All in all I'd say both climbs are in the 5.8+/5.9- area. The crux of K-I is more technical I felt and was two moves that I could say felt 5.9. The North Chimney was just thuggery and the moves were mostly difficult in that I had to squeeze my little ass up there with my knees by my ears half the time. K-I is higher quality in some ways but much more crowded. Although when I climbed it we actually ended up waiting for two parties on the North Chimney and we only had to wait for one on K-I.
|By Dan L|
From: Moab, UT
Sep 18, 2009
Amazing climb, well worth the effort. Go Right at the top of 3rd pitch, and finish with some stemming.
From: Davidson, NC
Nov 10, 2009
I found a set of fat hexes a great help. Whatever the rating (5.8 or 5.9), it felt like a 'serious' climb. The next day we did Stolen Chimney on Ancient Art and despite the harder rating it was a much more comfortable climb.
Mar 16, 2010
Good stuff, and great views toward the Fishers. A little chossy/sketchy for the 3rd pitch step-across and finish. 1st pitch great, 2nd pitch really good.
Sustained 5.14c VS R X + PG13!
|By Catherine Conner|
From: Phoenix, AZ
May 6, 2010
Did this route with Steve and Brenda-great day-excitement all the way from the approach through to the raps in high winds, to the final hike back down and out. This was my first desert tower in Utah-tower climbing is a little spooky IMO-if you wanted to bring a #5 cam-it would get used by the freaky star bolt on p2 that you can look all the way to the back of the hole it's in-wow-thankfully Steve lead this pitch. I thought p2 was the crux-hope to learn how to climb off-width-felt pretty clueless. I liked this whole route and hope to do it again (I thought it seemed like 5.9 sections on 1 and 2).
May 25, 2010
I agree that a Camalot #5 is very nice to have on this route, especially if you have never climbed offwidth routes before. It came in handy in two or three places (depending if you traverse in to the chimney on the last pitch).
I also brought a couple #4's, which I believe were both used on P2.
And I had a standard rack of nuts but didn't use a single one because I took a triple set of cams from .5 to #3, plus a few small ones.
From: Asheville, NC
May 27, 2010
classic first pitch!! bag the rest of it.
|By Ivan Rezucha|
From: Boulder, CO
Oct 14, 2010
We exited left at the top of the third pitch following our otherwise reliable friends who were climbing ahead of us. Apparently their guidebooks says to go left despite it being obvious to go straight up. Going left pretty much sucked although it was airy. You have to belay out on the edge due to rope drag. Getting back to the Kor Ingalls involves angling left across a scary big rocking block to a belly crawl. To get to the top in one pitch involves major rope drag.
|By Travis Hibbard|
Oct 18, 2010
Climbed this route last Thursday with my wife, very fun!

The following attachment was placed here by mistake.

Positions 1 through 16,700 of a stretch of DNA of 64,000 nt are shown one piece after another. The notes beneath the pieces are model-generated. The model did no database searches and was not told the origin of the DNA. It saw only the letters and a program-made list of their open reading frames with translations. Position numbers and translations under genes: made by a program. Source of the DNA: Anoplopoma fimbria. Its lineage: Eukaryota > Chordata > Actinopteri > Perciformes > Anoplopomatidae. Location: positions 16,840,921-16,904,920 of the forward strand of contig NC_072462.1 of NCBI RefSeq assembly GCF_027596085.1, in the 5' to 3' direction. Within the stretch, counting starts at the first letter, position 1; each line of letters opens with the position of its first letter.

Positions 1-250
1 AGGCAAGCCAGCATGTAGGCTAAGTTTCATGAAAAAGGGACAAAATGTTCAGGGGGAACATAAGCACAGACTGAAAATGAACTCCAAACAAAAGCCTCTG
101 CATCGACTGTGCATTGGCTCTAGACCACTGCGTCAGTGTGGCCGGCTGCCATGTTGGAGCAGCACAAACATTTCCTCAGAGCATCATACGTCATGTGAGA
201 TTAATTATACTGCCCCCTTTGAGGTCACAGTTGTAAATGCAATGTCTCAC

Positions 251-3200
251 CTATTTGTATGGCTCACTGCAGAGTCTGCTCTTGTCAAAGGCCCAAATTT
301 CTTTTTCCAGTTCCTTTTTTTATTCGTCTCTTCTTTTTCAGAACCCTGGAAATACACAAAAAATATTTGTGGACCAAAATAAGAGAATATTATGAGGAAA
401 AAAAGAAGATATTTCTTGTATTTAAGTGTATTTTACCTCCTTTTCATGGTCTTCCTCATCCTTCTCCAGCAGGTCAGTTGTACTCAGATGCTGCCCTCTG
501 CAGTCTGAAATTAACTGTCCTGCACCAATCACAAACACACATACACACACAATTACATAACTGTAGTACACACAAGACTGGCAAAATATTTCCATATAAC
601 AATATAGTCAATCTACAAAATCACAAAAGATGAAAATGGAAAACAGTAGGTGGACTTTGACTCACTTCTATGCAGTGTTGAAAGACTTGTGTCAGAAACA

Rack: doubles to #1 C4, triples 2/3 C4, 1 #4, 1#5. The triples felt adequate on the first pitch as I placed a few more 3's towards the bottom and the majority of the 2's near the end of the pitch. Used the #5 C4 at the bolt on the 2nd pitch and the 4 later in the 2nd pitch.
The Climb: Excellent first pitch! After multiple days at the creek this pitch felt much easier than what I was expecting, I agree with the statement that there are multiple 5.8 moves but with really good rests, just keep your eyes out for feet and be creative. Crux wasn't bad at all, really good gear just keep getting your feet up. Belay at bolts 5.8
2nd pitch wide from the get go and with a manky bolt to boot! I wouldn't trust that thing, just have your 2nd haul the 5 for the rest of the route and feel confident in the fact that you don't need to use this thing. Overall the wide moves weren't bad just trust your feet and it'll be over before you know it. This pitch varied several times for me and I actually felt like this pitch was harder than the first. I don't know if that was from the fact that i'd been climbing in the creek for the week so the first pitch was easy or the fact that this pitch was more mentally taxing because I felt like I was going to die from a chockstone at any second! At the very end of the chimney climb to the right under the massive chockstone and build a belay on a small ledge. Belay for me took a 1, .5 and blue tcu. Careful to not knock rocks off the ledge. 5.8+
3rd pitch was the forgettable one of the climb which we linked into the last for a great final pitch. The north chimney pitch ascends the corner under a big chockstone to a ledge where it joins with the KI. The last pitch of the KI gives you great flake face climbing up over some exposure to the bolted belay just below the top. Really a fun way to finish the route after climbing up the forgettable 3rd pitch. Definitely combine 3 & 4.